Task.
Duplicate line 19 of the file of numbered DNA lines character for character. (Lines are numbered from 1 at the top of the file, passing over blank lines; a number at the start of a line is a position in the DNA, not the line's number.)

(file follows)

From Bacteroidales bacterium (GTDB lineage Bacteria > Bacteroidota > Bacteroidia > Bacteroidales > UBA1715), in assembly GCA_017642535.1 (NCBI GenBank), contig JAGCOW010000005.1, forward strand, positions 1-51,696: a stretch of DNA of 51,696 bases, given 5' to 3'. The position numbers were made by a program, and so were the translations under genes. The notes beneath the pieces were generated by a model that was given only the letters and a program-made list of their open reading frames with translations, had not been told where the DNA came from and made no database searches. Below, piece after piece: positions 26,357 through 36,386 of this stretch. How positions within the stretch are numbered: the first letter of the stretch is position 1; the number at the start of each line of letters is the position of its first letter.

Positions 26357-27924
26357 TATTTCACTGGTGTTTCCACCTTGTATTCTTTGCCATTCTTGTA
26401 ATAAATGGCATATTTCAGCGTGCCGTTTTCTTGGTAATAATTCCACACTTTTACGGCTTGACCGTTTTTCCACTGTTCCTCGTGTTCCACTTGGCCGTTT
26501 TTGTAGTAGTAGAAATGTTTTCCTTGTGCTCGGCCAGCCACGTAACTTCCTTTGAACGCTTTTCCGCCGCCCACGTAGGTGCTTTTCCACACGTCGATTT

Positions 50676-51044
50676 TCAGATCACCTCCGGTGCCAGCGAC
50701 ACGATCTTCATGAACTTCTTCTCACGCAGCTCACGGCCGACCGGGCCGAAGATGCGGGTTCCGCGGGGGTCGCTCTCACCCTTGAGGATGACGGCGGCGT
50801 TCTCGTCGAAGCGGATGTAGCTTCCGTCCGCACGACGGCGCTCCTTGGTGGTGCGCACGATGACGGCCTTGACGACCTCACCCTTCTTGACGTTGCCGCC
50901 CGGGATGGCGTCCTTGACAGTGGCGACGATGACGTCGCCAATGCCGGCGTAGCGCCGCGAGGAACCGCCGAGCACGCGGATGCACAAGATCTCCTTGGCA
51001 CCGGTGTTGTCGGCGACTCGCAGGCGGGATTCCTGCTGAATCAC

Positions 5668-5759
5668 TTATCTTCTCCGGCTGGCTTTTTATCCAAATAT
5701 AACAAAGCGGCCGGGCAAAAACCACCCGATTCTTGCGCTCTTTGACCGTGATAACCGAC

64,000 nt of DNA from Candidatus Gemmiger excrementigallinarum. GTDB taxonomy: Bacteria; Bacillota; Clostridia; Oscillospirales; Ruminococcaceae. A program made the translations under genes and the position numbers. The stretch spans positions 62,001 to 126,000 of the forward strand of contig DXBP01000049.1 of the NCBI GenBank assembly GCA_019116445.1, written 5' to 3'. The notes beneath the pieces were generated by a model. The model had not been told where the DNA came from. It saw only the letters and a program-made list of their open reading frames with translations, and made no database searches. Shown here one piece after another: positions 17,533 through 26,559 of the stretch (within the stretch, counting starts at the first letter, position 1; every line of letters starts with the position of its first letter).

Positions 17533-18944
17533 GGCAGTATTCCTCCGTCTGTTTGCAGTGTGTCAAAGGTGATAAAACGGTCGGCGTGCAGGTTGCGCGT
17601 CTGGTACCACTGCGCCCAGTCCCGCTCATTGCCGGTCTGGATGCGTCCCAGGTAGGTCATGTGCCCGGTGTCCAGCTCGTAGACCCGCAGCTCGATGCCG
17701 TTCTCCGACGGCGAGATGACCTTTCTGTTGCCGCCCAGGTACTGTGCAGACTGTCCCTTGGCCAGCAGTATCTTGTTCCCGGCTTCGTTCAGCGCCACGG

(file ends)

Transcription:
17701 TTCTCCGACGGCGAGATGACCTTTCTGTTGCCGCCCAGGTACTGTGCAGACTGTCCCTTGGCCAGCAGTATCTTGTTCCCGGCTTCGTTCAGCGCCACGG